Nadia Bilbassy with MBC Television, Middle East Broadcasting Center. The previous administration Under Secretary Karen Hughes went to the listening tour to Turkey, Saudi Arabia, Egypt, and some of us covered this story. And they also appointed a special envoy to the Organization of Islamic Conference. And soon they realized that the problem is not about opening dialogue with the Muslim world or the Arab world in particular, but it was about American foreign policy; unless you fundamentally change this, you’re not going to win hearts and minds.
Do you think that you’re going to run into the same problem and soon you’ll realize that that actually is the heart of the matter?MS. PANDITH:
You know, what I do know is that through the opportunity to facilitate a strategic and nuanced and multifaceted approach to engagement, there are going to be a wide range of questions that come up. And I know that because I did this on the ground in Europe. And certainly, foreign policy does come up, but the vast majority of young Muslims that I met were very interested in thinking about their futures and thinking about how to participate in their communities and thinking about what they need to do to engage in building a communication with other countries and with themselves and with the United States.
So I hope that the approach is going to be one in which a lot of questions will come up for sure, but it is – it’s going to be important for us to actually – I said the word “listen” and I said it meaningfully, respectfully listen. Respect and dignity are so important to me, and how we approach and the tone in which we talk and the way in which we think about what people are saying. When I meet the young person who’s 16 in Oslo who is talking about a very critical issue, or the young man that I met, you know, in Bangladesh or any of the countries in between, those issues are real issues, and they have – they’re young. They have decades ahead, and we have to be able to build bridges of dialogue. It’s critically important. QUESTION:
Just to follow up quickly. Some will say as well that you don’t have a problem with Indian Muslims, you don’t have a problem with Indonesian Muslims, but you have a problem with Arab Muslims, and that’s a focus. Will you give more consideration to the Arab world as opposed to the Muslim community as a whole?MS. PANDITH:
I’m going to be equally going across the world to engage.
Yes. The most visible points of engagement so far by the new Administration, I guess, would be the visit by the Secretary to Indonesia and then, two, the President’s trip to Cairo for the speech. So how would you build on those specific visits, and would you see Indonesia as a great vehicle to build a network with Muslim countries and Muslim organizations since they are an example that the Secretary says is a budding democracy, something the U.S. likes?MS. PANDITH:
Indonesia is certainly a very important country. I would not deny that, of course. And I think that what you’ve seen in the priority of both the President and the Secretary is an interest in very old and very different and diverse. And we talked about the word “diversity.” How important is it to understand the diversity of Islam, that what is happening with Muslim communities in northern Africa is not the same as what’s happening to Muslim communities in Indonesia, nor is it the same as what’s happening to Muslim communities in Brazil? How do we think about that?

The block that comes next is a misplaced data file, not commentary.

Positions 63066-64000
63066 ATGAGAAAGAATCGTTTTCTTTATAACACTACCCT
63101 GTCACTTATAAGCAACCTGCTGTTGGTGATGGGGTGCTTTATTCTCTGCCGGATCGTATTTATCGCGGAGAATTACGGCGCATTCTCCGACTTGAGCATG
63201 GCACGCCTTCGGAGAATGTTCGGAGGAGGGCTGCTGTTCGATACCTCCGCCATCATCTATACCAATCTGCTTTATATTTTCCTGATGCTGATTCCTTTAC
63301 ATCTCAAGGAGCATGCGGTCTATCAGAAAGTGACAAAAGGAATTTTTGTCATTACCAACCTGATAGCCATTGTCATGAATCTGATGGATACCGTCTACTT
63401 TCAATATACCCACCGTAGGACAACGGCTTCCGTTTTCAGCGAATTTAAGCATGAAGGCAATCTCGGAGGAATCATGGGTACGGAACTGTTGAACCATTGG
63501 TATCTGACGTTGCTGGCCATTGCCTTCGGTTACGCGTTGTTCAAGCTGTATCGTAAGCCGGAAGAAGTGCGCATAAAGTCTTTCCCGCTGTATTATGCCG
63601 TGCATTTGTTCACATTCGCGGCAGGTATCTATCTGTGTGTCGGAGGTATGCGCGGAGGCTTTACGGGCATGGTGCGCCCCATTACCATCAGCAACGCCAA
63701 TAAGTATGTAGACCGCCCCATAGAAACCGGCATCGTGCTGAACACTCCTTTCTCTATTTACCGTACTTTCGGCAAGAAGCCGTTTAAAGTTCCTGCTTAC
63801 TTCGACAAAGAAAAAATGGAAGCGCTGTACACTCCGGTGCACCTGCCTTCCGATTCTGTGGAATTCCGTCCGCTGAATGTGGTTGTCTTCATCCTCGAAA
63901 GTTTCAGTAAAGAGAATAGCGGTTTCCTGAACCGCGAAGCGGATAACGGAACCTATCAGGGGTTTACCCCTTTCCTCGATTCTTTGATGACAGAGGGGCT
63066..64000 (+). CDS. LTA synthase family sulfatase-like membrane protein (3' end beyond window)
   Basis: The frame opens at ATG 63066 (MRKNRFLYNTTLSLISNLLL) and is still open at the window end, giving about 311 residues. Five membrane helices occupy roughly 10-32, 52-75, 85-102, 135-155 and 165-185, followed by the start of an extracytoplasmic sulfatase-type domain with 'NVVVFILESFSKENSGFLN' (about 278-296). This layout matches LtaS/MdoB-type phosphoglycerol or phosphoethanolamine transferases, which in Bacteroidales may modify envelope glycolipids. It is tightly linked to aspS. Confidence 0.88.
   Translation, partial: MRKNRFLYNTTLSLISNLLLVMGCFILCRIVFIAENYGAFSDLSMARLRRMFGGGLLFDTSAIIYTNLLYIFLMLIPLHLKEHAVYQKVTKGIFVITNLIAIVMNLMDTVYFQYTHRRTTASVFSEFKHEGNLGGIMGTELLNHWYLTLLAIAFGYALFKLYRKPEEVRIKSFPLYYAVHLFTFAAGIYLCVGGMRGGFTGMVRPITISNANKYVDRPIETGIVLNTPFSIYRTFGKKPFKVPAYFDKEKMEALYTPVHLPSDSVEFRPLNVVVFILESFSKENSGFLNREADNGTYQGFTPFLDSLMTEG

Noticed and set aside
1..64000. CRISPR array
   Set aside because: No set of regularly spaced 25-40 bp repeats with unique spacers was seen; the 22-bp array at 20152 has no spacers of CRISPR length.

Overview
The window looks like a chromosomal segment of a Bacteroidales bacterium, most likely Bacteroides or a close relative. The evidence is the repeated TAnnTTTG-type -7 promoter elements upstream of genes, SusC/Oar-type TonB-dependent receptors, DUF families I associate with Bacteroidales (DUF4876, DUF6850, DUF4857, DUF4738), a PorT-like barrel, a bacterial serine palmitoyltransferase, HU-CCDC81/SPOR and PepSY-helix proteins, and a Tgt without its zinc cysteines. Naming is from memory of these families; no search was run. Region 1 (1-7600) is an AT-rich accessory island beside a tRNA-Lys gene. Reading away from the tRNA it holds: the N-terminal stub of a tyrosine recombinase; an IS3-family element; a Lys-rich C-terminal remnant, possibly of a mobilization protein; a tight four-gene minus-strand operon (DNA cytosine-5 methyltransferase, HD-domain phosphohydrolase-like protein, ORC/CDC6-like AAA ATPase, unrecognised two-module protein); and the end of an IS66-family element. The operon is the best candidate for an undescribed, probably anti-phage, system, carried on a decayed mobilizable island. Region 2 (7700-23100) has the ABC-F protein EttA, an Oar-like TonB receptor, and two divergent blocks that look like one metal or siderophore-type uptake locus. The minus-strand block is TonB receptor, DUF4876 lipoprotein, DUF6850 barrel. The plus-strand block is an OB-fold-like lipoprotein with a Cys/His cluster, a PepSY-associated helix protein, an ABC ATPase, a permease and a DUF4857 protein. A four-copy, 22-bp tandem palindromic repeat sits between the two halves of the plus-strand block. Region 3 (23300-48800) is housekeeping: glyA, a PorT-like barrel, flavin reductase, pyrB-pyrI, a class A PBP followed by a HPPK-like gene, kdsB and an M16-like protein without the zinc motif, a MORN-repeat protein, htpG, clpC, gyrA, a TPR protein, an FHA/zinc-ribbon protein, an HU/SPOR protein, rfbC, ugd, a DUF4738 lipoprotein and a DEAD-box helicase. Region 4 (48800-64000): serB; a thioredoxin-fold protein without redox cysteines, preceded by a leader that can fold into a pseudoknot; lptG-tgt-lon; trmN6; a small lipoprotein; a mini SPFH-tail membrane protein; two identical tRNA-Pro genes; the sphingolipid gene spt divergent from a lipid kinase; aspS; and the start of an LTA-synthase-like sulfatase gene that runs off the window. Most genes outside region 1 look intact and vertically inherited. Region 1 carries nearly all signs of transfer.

And so the engagement – you’re using Indonesia as a supermodel, and it is. It’s very important. But we have to be able to understand the breadth and the nuance.
(Inaudible) from Press Trust of India. South Asia has one of the largest concentrations of Muslims in the world – Bangladesh, India, Pakistan, and Afghanistan. How do you plan to engage the Muslims in that part of the world? Is it going to be different in different countries, or it’s one approach to entire South Asia?MS. PANDITH:
If we do our job right, of course, it is. And it’s not even just a country; it’s understanding the different regions within a country. I can’t hit the word “nuance” enough. I think that what I have understood about successful models of engagement and listening means that you just don’t take a one-stop shop and say I’m going to do it everywhere. It’s really, really taking the time to listen to what is taking place on the ground so that you understand even within cities what the differences are, even within generations and within ethnicities, so that you’re beginning to build dialogue in different ways and not just use one – you know, a one-phase approach to everything.
Thank you. This is Tulin Daloglu with Haberturk. It’s a Turkish daily newspaper. I – you put a lot of emphasis on listening to the Muslims. What is it that you think that Muslims do misperceive about the United States? And when you try to reach out to them, what is it also that you want to give them as the message of the U.S.? MS. PANDITH:
You know, I would never say that Muslims are saying one thing, that there’s one misunderstanding, because there are so many different perspectives when you use that phrase. What I know is, depending on, again, what age group we’re talking about, what the background is of the communities we’re dealing with.
There are a lot – there are some misperceptions about our nation and there are some folks who have a misperception of history or a misperception, in fact, of young people in America. So it really depends, I mean, on what you’re talking about.QUESTION: